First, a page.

BOTANICAL ART COMPARISONS

One way to develop or deepen an understanding of botanical art is to compare artworks from different historical periods or by different artists to see how specific plants are portrayed--how realistic is the depiction of the plant, which structures of the plant are emphasized, and what level of detail is shown.

Botanical Art of the Sonoran Desert: Past & Present includes a few instances of portrayals of the same plant by artists from different historical periods. These artworks demonstrate how the purpose for which the artwork was created influences the composition and amount of detail included by the artist.

Below are different presentations of three plants: Yucca baccata, Banana yucca; Erythrina flabelliformis, Coral bean; and Ferocactus wislizeni, Fishhook barrel cactus.


COMPARISON OF THREE BOTANICAL ILLUSTRATIONS OF YUCCA BACCATA

Displayed below are three very different compositions of Yucca baccata in which the plant is rendered in varying degrees of detail. Each gives a different amount of information about the plant, but all present realistic artistic portrayals of the plant.

On the left is a colored lithograph of Yucca baccata. The work accurately represents the leaf color with the variation in color on the margins and filaments. The rounded form of the fruit is accurately rendered through changes in values of gray. This illustration does not show the flowers or the size of the plant. Perhaps the structures shown are the ones that the author thought most important in distinguishing this yucca from other yuccas.

In the wood engraving in the center, the artist has shown the mature size of the plant by placing a person next to an accurate rendering of its habit, flowers and fruits.

The pen and ink composition on the right provides the viewer with much more information about the plant by showing enlargements of the fruits and their attachments, the flowers, and a leaf with filaments on the margins. It also shows a reduced impression of the habit, or growth form, of the plant.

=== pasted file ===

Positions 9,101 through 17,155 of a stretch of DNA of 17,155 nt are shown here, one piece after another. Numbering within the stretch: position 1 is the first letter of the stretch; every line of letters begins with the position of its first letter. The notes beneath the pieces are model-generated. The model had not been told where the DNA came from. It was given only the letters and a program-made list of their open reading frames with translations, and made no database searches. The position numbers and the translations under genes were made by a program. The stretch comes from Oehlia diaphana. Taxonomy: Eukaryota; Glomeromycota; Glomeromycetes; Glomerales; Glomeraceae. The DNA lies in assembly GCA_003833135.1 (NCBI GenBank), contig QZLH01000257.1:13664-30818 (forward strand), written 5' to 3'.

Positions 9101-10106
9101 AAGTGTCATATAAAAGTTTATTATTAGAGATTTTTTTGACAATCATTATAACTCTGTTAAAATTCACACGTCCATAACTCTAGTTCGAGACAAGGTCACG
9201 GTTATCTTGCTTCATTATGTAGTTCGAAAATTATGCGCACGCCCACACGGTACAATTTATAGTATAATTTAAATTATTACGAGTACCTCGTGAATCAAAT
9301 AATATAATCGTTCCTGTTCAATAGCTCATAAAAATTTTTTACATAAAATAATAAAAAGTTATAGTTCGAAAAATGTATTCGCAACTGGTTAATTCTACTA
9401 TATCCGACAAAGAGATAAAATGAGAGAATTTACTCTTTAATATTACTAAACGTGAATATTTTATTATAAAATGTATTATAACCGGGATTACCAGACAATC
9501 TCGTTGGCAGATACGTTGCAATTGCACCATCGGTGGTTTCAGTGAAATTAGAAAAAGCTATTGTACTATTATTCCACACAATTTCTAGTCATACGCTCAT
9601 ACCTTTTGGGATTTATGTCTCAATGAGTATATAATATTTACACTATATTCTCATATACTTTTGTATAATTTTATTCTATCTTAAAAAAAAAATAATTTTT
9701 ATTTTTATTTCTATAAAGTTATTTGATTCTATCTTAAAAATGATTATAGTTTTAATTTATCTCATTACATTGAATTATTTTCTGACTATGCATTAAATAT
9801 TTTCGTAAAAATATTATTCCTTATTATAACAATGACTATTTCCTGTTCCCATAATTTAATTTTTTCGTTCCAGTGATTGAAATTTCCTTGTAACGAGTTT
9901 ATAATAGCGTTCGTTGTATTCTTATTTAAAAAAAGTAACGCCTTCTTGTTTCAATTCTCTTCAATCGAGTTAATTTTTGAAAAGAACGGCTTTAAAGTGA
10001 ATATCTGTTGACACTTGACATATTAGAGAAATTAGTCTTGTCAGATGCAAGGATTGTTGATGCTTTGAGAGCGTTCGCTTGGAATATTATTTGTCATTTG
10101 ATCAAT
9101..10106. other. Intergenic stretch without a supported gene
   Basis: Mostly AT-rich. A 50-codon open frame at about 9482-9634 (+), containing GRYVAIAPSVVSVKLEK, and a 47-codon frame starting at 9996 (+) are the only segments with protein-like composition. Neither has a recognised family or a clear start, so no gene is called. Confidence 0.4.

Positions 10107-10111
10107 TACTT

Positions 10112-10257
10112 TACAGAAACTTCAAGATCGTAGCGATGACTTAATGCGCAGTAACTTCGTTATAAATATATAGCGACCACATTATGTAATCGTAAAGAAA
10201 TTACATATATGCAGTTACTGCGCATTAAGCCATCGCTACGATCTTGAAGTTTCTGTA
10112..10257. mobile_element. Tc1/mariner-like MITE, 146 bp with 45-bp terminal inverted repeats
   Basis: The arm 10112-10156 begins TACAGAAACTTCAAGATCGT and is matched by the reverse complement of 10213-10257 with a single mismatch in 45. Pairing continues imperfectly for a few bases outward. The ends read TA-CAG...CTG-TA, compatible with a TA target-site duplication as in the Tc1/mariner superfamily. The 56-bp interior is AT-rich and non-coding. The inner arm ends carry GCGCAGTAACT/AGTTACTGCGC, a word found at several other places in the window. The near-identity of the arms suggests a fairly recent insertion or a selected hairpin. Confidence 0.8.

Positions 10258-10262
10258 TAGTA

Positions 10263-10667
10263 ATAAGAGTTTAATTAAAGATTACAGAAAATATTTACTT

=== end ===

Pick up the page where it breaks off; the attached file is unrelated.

Click Images to Enlarge

   
Illustrator: Pieter De Pannemaeker
Colored Lithograph
L’Illustration Horticole, 1873
EXHIBIT ITEM #3
  Illustrator: F. Muller
Wood engraving
U.S.D.A. Report of the Botanist, 1891
EXHIBIT ITEM #20
  Illustrator: © Wendy C. Hodgson
Pen and ink
Food Plants of the Sonoran Desert, 2001
EXHIBIT ITEM #79

COMPARISON OF TWO BOTANICAL ILLUSTRATIONS OF ERYTHRINA FLABELLIFORMIS

Below are two pen and ink illustrations prepared for scientific botanical publications. The illustration on the left shows the habit of the plant, the attachment of the seedpods, an enlarged flower and enlarged seed. On the right, the artist shows a seedpod opened to reveal the seeds, a branch with leaf attachments, and an inflorescence with both flowers and seedpods. While both illustrations present an accurate picture of the plant, Hamilton's drawing on the left provides more information and thus a more accurate and complete portrayal of the coral bean.

Often the publication in which the illustration appears does not have enough space to include a larger illustration with more information. In that instance the artist and botanist/author must be very selective about which structures to include to complement the text.


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Illustrator: Lucretia B. Hamilton
Pen and ink
Plants that Poison, 1979
EXHIBIT ITEM #37
  Illustrator: © Patricia Mason
Pen and ink
Livestock-Poisoning Plants of Arizona, 1968
EXHIBIT ITEM #53

COMPARISON OF FOUR BOTANICAL ILLUSTRATIONS OF FEROCACTUS WISLIZENI

Displayed here are four illustrations of Ferocactus wislizeni. Each is different in the presentation of the plant and the detail of its structures. Three of these illustrations were presented in publications and visually complement the written descriptions in the text. The botanist or author chose what was to be illustrated, and in some illustrations, specific structures are rendered in great detail, while in others, the entire plant is emphasized.

The fourth illustration was selected for the juried exhibit and was not prepared for a botanical publication. It represents solely the artist's desire for a realistic and aesthetically pleasing portrayal of the plant.


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Illustrator: Paulus Roetter
Steel engraving
The Report on the United States
and Mexican Boundary Survey
, 1859
EXHIBIT ITEM #12
  Illustrator: Paulus Roetter
Steel engraving
The Report on the United States
and Mexican Boundary Survey
, 1859
EXHIBIT ITEM #14

 
Illustrator: © Wendy C. Hodgson
Pen and ink
Food Plants of the Sonoran Desert, 2001
EXHIBIT ITEM #80
  Artist: © 2013 Joan McGann
Watercolor and Pen and ink

EXHIBIT ITEM #117